Unfortunately, that prediction turned out to be accurate. Continue Reading »

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March
25th 2016
Better Than TV: Senate Education Committee Gets Interesting

Posted under Accountability & Education Politics & State Legislature & Testing

I had a nice, easy (read: boring) education policy post planned for this fine Friday afternoon. Then I stayed out way past my bedtime to attend a Senate Education Committee hearing that turned out to be so wild and crazy and fantastically entertaining that I feel compelled to share it with you.

Those of you who have been reading my ramblings for a while probably remember how much time we spent talking about the Great Testing Debate of 2015, in which legislators from both sides of the aisle worked to scale back state testing. The debate ultimately culminated in a couple of legislative compromises (see here and here) that significantly scaled back testing, especially in light of further reductions made on the PARCC side of the equation.

But that doesn’t mean everyone was satisfied. A strange (and somewhat disturbing) mashup of hard-right conservatives and union folks want even deeper cuts—especially after ESSA’s passage created some additional state leeway on the testing front. Ninth grade has become the biggest focal point in that conversation, with SB 16-005 aiming to cut that grade’s test entirely.

I’m not going to spend a lot of time dwelling on the policy ins and outs of SB 005 itself. My Independence Institute friend Ross Izard made clear last year that the Education Policy Center is supportive of a statewide assessment in 9th grade. I believe some statewide assessment at this critically important high school transition is valuable for students, parents, teachers, and taxpayers. I’m siginificantly less excited about that assessment being PARCC.

But who cares what I think? Let’s talk about the fun stuff! Continue Reading »

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March
16th 2016
New Bill Seeks to Bolster Floundering Civic Knowledge

Posted under Education Politics & Social Studies & State Legislature

About this time last year, I wrote a starry-eyed post about how much I love seeing fellow policy explorers on field trips to the Colorado State Capitol. I wrote then:

For those who spend a lot of time at the Capitol, these bright-eyed explorers are sometimes viewed as a hassle. They clog the stairs, block the hallways, and every now and then manage to run smack into someone who probably believes they are far too important to be run into. But we should be careful about looking at these little guys (my people!) as hurdles that must be (sometimes physically) clambered over and worked around in the pursuit of more important business. In fact, I’d like to argue that there is no more important business than introducing our kids to the American system of government.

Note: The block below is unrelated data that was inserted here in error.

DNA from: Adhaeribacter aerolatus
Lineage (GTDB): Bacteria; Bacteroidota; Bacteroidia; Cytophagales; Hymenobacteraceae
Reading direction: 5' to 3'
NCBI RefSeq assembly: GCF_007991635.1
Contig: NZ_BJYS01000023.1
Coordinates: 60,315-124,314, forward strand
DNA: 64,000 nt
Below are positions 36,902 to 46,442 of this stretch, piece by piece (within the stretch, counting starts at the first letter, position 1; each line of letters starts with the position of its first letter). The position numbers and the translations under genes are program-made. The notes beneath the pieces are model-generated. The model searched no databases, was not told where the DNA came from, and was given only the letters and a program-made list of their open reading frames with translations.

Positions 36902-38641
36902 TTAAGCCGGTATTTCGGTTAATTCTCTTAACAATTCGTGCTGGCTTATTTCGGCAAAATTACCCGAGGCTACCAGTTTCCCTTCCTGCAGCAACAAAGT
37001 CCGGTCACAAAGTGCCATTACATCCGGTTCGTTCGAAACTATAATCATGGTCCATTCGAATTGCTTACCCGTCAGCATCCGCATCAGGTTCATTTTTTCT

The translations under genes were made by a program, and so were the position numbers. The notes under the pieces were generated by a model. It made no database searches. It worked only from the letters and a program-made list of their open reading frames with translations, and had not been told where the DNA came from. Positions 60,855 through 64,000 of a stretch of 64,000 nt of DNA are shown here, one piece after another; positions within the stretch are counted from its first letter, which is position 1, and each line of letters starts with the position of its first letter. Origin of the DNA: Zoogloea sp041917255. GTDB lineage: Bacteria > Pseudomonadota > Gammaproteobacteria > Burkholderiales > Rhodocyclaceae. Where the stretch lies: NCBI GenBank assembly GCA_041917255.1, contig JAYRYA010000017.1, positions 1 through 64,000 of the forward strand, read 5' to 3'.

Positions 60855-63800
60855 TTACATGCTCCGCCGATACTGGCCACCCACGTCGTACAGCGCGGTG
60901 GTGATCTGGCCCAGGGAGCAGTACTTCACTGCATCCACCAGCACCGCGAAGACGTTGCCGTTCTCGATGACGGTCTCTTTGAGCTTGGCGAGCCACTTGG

When I look around at groups of kids touring the Capitol—some of them wearing little ties and doing their best to stand up straight and proud, others struggling just to take it all in—I wonder how many of tomorrow’s leaders I’m looking at. How many future legislators, governors, and justices have I seen? How many activists, teachers, and nonprofit leaders am I watching form right before my eyes? How many of these wide-eyed little tykes will grow into great movers and shakers, military leaders, entrepreneurs, community champions, artists, or scientific pioneers? How many future presidents have I walked right past without knowing?

I still believe that “there is no more important business than introducing our kids to the American system of government.” And you know what? I’m not the only one.

Earlier this month, a broad, bipartisan group of legislators introduced Senate Bill 148, which will require Colorado high school students to pass the 100-question civics portion of the U.S. Naturalization Test, more colloquially called the “citizenship test,” in order to graduate. Sometime between starting 9th grade and finishing high school (testing schedules and administration are left up to schools), students would have to get at least 60 of the test’s 100 multiple-choice questions correct. Folks applying for citizenship in the United States must answer six of 10 randomly selected questions in order to pass. They also have to complete an English-language section.

If you couldn’t tell from my sentimental words at the beginning of this post, I like SB 148. Honestly, it’s hard not to in light of the very scary data on U.S. students’ civic knowledge.

In 2014, a nationally representative sample of 8th graders took the NAEP civics test. The results were astonishing. Check out the graphic below:

http://www.nationsreportcard.gov/hgc_2014/#civics

From The Nation’s Report Card

Continue Reading »

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March